Nac Mac Vegan: adventures in rabbit food


Those vegan Chinese buffets

Filed under: Eating out — Tags: , , , , — Feòrag @ 10:09

One good thing about London is the vegan Chinese/Thai buffets that are everywhere, it seems. There’s a chain of them, plus a couple of independent ones, and it means that reliably vegan food is never very far away.

Most of them are called either Tai or Veg, and the chain is run by some kind of Buddhist cult. If they’re recruiting, they don’t exactly make any great efforts – you might, if you look, spot the plain A4 notices giving details of meditation sessions and cookery classes, but that’s as evangelical as they get.

The food is not the most fantastic in the world – there’s an over-reliance on fried items, and they definitely like their MSG – but it’s only £5.50 for as much as you can eat in the daytime (I think it goes as high as £6.50 in the evening), and it’s all vegan. No worries about what you can eat, nor about cross-contamination.

The food is Chinese Buddhist, but not monastic grade – onions and garlic are used, and it relies heavily on fake meats made from various combinations of soya, wheat gluten and konnyaku. The fake prawns can be unnerving at times. There are vegan interpretations of sesame toast, prawn crackers, spring rolls (probably the standard Tsingtao brand, beloved of caterers everywhere) and potstickers. There are curries, and a range of stir-fried stuff in other sauces, plus various rice and noodles, though they seem to have stopped providing plain boiled rice. Some of them do vegan duck pancakes.

It is possible to eat healthily – there’s a salad section with plenty of stuff that isn’t fried, including fruit, and a cold, spicy tofu dish.

As with any buffet, is probably best to go at a time when it’s busy enough that the food is fresh, but not so busy that you can’t get anywhere near the counter! There are too many of them to list here, but most of them are mentioned at the Vegan London eating out guide.



Sichuan Aubergine and Tofu

Filed under: Chinese — Tags: , , , — Feòrag @ 11:38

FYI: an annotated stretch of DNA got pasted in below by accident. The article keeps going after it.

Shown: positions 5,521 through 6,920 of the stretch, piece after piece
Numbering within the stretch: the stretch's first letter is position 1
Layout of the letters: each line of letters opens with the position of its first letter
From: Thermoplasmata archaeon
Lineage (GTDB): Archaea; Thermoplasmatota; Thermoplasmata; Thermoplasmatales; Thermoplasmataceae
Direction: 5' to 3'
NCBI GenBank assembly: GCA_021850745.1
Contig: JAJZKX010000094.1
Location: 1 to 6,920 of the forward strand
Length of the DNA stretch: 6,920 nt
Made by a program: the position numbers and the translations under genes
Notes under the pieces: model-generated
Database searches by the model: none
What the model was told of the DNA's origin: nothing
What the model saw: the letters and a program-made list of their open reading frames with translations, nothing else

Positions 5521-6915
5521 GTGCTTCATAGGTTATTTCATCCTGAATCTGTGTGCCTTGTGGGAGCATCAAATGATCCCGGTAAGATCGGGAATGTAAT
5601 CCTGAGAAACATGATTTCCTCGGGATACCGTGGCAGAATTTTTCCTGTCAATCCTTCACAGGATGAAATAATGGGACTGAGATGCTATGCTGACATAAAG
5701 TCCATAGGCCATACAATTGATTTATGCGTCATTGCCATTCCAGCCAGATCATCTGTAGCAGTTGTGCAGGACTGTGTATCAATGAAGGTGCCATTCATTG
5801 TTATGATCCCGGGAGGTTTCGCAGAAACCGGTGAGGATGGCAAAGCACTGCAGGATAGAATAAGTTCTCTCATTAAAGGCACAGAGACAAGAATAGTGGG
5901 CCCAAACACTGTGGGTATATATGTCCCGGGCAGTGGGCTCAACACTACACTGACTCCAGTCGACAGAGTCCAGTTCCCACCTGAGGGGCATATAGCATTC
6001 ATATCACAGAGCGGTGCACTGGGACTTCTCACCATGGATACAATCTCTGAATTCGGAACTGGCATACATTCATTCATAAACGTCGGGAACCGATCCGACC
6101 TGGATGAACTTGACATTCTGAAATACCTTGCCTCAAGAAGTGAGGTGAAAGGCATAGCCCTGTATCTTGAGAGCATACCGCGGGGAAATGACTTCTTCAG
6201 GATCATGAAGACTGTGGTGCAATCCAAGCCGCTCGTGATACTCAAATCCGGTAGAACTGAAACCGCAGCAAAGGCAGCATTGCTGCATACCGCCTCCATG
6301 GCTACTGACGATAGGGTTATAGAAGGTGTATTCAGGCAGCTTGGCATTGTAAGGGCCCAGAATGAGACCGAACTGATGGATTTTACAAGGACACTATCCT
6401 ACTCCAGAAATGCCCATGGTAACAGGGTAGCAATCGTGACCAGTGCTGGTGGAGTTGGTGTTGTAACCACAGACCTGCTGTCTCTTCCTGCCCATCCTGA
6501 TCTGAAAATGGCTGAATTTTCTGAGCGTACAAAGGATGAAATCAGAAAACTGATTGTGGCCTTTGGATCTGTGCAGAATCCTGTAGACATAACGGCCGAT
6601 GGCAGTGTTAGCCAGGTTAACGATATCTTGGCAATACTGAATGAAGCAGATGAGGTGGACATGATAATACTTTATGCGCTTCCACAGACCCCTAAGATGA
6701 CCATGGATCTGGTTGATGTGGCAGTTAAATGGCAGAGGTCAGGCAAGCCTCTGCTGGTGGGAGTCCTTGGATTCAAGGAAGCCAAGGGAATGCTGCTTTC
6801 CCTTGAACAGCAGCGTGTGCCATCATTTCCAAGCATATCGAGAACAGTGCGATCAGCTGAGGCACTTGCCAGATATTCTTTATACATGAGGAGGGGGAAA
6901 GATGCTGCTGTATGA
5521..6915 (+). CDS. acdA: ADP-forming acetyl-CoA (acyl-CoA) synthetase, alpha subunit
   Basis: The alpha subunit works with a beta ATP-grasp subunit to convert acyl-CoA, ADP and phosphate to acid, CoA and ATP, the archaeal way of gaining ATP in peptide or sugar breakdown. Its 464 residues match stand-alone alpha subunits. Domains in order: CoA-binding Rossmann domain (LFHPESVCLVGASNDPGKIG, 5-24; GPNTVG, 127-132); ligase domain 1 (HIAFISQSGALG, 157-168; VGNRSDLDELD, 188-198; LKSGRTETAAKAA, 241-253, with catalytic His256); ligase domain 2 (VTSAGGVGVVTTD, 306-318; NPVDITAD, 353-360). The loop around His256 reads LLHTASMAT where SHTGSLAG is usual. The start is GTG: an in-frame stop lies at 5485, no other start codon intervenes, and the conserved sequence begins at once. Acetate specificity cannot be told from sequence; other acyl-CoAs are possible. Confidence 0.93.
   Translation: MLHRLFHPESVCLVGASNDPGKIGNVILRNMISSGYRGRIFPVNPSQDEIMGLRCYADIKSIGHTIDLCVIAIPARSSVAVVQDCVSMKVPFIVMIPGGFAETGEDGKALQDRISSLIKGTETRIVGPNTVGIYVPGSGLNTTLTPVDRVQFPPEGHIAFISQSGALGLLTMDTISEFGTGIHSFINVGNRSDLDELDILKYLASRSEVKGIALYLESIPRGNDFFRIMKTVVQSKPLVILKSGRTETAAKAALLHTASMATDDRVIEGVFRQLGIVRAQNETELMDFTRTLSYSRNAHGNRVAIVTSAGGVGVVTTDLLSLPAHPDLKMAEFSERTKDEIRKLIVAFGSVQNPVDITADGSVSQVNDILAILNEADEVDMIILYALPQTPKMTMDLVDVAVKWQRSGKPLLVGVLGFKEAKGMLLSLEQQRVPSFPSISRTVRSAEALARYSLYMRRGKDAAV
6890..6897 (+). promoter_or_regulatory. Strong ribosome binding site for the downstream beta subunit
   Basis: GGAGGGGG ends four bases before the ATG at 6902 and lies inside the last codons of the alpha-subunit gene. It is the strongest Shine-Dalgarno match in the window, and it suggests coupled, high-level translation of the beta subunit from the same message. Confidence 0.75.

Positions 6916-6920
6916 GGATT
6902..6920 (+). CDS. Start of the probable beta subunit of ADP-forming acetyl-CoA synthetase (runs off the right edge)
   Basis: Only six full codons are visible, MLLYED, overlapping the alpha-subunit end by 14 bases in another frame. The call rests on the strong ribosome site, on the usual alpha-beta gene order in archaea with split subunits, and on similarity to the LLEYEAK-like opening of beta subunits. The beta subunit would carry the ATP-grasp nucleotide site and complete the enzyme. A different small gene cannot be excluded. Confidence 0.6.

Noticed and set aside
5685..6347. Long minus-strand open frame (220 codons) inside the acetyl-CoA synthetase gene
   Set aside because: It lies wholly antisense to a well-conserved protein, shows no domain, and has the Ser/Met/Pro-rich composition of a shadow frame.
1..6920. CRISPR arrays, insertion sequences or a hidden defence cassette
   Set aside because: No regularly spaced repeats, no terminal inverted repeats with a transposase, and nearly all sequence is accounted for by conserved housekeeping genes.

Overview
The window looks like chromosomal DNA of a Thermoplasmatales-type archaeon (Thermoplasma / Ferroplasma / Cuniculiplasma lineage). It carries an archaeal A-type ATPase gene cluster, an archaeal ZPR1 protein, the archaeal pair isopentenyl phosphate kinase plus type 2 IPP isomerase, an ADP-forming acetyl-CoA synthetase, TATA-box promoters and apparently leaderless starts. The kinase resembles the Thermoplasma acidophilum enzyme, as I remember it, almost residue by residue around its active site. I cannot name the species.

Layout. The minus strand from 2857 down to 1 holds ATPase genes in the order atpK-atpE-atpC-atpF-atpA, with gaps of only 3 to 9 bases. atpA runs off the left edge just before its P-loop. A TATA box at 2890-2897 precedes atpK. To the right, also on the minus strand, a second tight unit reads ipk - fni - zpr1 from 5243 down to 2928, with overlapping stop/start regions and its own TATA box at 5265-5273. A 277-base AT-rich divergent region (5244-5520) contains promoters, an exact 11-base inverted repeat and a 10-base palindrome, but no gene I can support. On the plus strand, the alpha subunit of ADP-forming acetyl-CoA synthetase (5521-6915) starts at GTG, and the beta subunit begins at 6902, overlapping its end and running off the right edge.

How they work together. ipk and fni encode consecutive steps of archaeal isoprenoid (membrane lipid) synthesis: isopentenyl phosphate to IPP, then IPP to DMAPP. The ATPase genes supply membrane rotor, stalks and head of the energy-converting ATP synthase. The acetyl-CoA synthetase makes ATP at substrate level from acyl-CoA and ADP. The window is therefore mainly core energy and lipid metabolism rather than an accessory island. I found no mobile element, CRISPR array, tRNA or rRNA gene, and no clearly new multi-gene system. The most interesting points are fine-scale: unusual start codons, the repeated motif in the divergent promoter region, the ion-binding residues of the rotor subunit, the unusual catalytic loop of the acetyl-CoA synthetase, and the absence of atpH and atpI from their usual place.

This recipe is based on one in Classic Food of China by Yan-Kit So, a book which is absolutely essential reading for anyone interested in Chinese cuisine. Very few of the recipes are vegan, but the background material on the history and variety of Chinese food is fascinating.

The quantities below serve two when served as a single dish with rice.

2 aubergines
½ block of tofu
8-10g Chinese black fungus
vegetable oil for deep frying
2-3 cloves garlic
2cm (or so) fresh ginger
as many small, hot, dried red chillies as you can bear (start off with about 10)
1 tbl sake (shaoxing wine is more authentic)
½ tsp sugar or other sweetener
1 tbl soy sauce
1 tbl rice vinegar
1 tbl strong stock or water
2 spring onions, cut into rounds

Cover the black fungus with warm water and leave to soak for an hour. Rinse them well – there will be grit – and break off the thick knobbly bit at the base. Break into small pieces and set aside.

Chop the garlic and ginger finely and put in a small bowl. Set aside.

Mix the sugar, soy sauce and rice vinegar in another small bowl. Make sure the sugar is dissolved. Set aside.

Cut the aubergine into large cubes, leaving the skin on. Dice the tofu similarly. Heat up the oil in a deep fat fryer, a chip pan or a wok and fry the aubergine in batches until it begins to brown. Deep fry the tofu until golden. Set aside, draining on a few sheets of kitchen roll.

If you used the wok for deep frying, find somewhere to put the oil – it can be re-used. Leave a tablespoon or so of oil in the wok, and make sure you have all the ingredients to hand. Heat the oil in the wok on a high heat until it starts to smoke. Don’t panic. Add the garlic and ginger and stir it a couple of times, then add the chillies and stir. They should puff up a little. Add the tofu, aubergine and fungus to the pan and continue to stir fry for a few seconds. Dribble the sake around the edges of the food – it should sizzle in a satisfying manner – then add the sugar/soy sauce/vinegar mix and the stock. Cover the wok and reduce the heat. Simmer for 10 minutes until most of the liquid is absorbed. Add the spring onions and serve. Optionally, you can dribble a little bit of sesame oil over it, for added flavour.

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